I’ve received requests from a number of the readers of this blog to post an update of where I am in treatment. It’s been a long time. Thanks for wanting to know!
Here’s an overview of my treatment sequence for the last 5 months:
1-Sep Diagnosis of esophageal cancer
20-Sep – Installed stent in lower esophagus to allow swallowing
22-Sep – Installed PortaCath for IV fluids
24-Sep to 5-Nov – 6 weeks of chemo
3 weeks rest from chemo
1-Nov – Installed feeding tube (J-Tube)
6-Dec to 7-Jan – 28 radiation sessions along with chemo
4-6 weeks rest from treatment
8-Feb – Consultation with surgeon
As you can see I’m scheduled next week to meet with the surgeon to see what tests he needs for the next step.
The last 6 weeks has been especially grueling – a combination of radiation and chemo, then nearly a month now in recovery. I won’t post details now about what I experienced and learned, but will later.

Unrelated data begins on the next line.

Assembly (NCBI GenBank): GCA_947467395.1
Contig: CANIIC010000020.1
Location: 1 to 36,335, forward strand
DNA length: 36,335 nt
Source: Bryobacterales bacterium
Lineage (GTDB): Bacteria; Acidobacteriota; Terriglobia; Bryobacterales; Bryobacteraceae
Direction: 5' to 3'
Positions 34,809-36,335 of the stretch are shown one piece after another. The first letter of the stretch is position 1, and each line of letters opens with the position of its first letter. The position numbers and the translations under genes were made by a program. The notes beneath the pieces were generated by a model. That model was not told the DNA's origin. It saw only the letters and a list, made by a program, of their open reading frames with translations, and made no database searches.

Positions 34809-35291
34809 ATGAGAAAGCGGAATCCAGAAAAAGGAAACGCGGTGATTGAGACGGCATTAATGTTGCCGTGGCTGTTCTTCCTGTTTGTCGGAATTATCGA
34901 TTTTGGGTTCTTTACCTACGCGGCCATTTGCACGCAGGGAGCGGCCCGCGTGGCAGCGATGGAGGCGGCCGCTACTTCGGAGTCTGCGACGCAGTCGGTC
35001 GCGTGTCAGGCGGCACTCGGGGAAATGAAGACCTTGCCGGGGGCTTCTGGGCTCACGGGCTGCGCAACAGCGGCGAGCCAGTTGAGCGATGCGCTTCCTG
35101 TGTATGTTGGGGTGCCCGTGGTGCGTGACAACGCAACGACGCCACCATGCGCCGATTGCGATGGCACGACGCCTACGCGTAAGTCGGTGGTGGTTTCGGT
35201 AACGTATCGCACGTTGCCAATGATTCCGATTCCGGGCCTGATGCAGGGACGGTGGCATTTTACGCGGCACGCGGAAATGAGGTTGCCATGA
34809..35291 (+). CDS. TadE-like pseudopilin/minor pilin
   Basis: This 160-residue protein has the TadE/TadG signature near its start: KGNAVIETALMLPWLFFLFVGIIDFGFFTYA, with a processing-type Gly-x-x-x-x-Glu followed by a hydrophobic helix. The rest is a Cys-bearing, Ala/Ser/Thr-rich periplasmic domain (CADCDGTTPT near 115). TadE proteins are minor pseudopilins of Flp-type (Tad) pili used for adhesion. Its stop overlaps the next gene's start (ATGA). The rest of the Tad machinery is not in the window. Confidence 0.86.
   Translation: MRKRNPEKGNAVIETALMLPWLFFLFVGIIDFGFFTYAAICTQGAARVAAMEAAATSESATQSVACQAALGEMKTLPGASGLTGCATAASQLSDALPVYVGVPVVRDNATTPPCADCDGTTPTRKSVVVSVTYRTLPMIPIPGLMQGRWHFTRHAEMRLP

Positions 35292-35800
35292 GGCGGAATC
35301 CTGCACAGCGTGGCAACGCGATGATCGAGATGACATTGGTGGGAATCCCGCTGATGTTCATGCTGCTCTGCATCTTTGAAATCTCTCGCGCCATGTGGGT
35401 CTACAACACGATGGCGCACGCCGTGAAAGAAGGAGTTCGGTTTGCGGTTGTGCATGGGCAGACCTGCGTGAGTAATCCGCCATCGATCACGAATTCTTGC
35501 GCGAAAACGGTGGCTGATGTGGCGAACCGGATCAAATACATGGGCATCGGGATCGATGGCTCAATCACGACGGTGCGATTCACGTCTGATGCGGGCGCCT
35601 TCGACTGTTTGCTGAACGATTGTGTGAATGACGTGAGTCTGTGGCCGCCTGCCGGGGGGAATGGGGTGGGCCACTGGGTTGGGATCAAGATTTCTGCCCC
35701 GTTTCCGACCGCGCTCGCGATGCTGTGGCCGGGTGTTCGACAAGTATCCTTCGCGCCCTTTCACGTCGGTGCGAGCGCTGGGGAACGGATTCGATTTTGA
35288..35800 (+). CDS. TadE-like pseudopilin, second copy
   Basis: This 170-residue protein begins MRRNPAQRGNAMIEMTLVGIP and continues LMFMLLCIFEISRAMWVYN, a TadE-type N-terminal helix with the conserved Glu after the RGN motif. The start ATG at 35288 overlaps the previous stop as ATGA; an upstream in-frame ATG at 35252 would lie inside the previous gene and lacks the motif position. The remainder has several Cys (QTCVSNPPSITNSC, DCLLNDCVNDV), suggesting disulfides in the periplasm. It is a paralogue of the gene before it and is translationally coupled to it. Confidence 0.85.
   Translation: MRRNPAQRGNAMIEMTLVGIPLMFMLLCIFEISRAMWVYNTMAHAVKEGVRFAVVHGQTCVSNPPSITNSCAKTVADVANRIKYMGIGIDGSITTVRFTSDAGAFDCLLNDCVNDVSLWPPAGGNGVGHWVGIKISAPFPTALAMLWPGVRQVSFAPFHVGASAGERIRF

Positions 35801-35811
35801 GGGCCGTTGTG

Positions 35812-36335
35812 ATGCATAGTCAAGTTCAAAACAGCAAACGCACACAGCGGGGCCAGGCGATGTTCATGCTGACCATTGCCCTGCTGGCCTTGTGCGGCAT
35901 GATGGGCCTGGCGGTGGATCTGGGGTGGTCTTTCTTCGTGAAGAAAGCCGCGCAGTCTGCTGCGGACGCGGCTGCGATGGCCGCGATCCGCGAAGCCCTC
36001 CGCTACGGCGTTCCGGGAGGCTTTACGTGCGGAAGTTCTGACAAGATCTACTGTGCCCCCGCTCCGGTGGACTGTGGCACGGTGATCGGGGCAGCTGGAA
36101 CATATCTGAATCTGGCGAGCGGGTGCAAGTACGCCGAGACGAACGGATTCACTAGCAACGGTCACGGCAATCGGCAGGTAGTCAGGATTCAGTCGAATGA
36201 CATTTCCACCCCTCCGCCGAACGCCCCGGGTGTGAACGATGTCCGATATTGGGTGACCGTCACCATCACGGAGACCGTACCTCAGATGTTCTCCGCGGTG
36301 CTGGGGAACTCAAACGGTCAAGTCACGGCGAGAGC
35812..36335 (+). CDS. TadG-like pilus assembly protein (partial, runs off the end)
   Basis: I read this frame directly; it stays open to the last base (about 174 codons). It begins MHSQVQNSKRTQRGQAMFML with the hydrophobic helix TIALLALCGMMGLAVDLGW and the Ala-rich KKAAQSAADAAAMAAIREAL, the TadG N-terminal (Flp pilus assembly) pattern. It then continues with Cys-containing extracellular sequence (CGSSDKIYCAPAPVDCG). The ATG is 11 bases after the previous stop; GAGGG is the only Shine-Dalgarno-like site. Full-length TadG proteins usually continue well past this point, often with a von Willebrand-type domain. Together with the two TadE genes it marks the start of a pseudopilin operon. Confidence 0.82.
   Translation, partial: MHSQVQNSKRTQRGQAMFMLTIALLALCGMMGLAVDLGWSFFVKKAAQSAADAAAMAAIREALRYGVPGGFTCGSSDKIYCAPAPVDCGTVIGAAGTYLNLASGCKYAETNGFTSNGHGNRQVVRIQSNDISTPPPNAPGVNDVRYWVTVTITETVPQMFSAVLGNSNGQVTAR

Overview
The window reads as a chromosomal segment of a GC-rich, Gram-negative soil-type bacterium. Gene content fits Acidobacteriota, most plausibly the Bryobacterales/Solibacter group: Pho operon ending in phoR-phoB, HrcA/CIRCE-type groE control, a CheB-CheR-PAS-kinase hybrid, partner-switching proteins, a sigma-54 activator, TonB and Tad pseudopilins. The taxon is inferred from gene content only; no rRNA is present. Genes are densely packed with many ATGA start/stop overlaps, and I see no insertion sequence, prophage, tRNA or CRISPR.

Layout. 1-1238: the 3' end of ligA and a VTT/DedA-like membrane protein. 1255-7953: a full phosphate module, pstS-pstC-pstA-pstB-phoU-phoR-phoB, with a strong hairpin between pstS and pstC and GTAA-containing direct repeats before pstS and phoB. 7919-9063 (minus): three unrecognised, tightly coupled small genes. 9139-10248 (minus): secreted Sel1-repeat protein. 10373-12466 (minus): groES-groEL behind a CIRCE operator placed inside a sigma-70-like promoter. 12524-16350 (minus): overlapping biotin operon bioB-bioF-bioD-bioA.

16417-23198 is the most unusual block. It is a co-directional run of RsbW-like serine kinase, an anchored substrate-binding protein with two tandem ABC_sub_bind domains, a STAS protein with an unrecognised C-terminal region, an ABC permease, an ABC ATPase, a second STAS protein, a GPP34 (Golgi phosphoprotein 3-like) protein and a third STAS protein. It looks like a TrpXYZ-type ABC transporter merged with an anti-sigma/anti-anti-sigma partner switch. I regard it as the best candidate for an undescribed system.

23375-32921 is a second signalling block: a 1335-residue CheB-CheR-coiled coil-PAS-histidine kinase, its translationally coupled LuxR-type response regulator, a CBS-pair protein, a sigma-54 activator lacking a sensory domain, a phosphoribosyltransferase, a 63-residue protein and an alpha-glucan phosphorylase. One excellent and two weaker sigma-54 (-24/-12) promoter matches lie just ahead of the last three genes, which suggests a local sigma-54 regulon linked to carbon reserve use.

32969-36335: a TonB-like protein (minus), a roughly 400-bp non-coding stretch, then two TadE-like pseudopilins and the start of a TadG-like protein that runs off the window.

On Martin Luther King Day the review of his most famous speeches highlighted a number of important issues. The one that applies to me most was from his August 28, 1963 “I have a dream speech”:
“With this faith we will be able to hew out of the
mountain of despair a stone of hope.”
At the end of treatment and now in recovery, I’ve felt the mountain of despair a number of times, but so far I can work my way through to a stone of hope. I’m grateful to have the life experience, the internal tools and skills to do that, and the social support to encourage and allow me to do it. We all have some form of despair to embrace, whether it be a mole hill, a foot hill, or a mountain in size. And the challenge we all have is to trade fear for faith as we engage our mountains, and press forward toward Zone 4.
An unexpected outcome for this struggle for hope is that I’ve gained insights that I never would have experienced, given a more “normal” recovery from something. And I hope to have the energy and time to share these discoveries as best I can. For such a long time, I’ve only had energy for self care as a full-time job.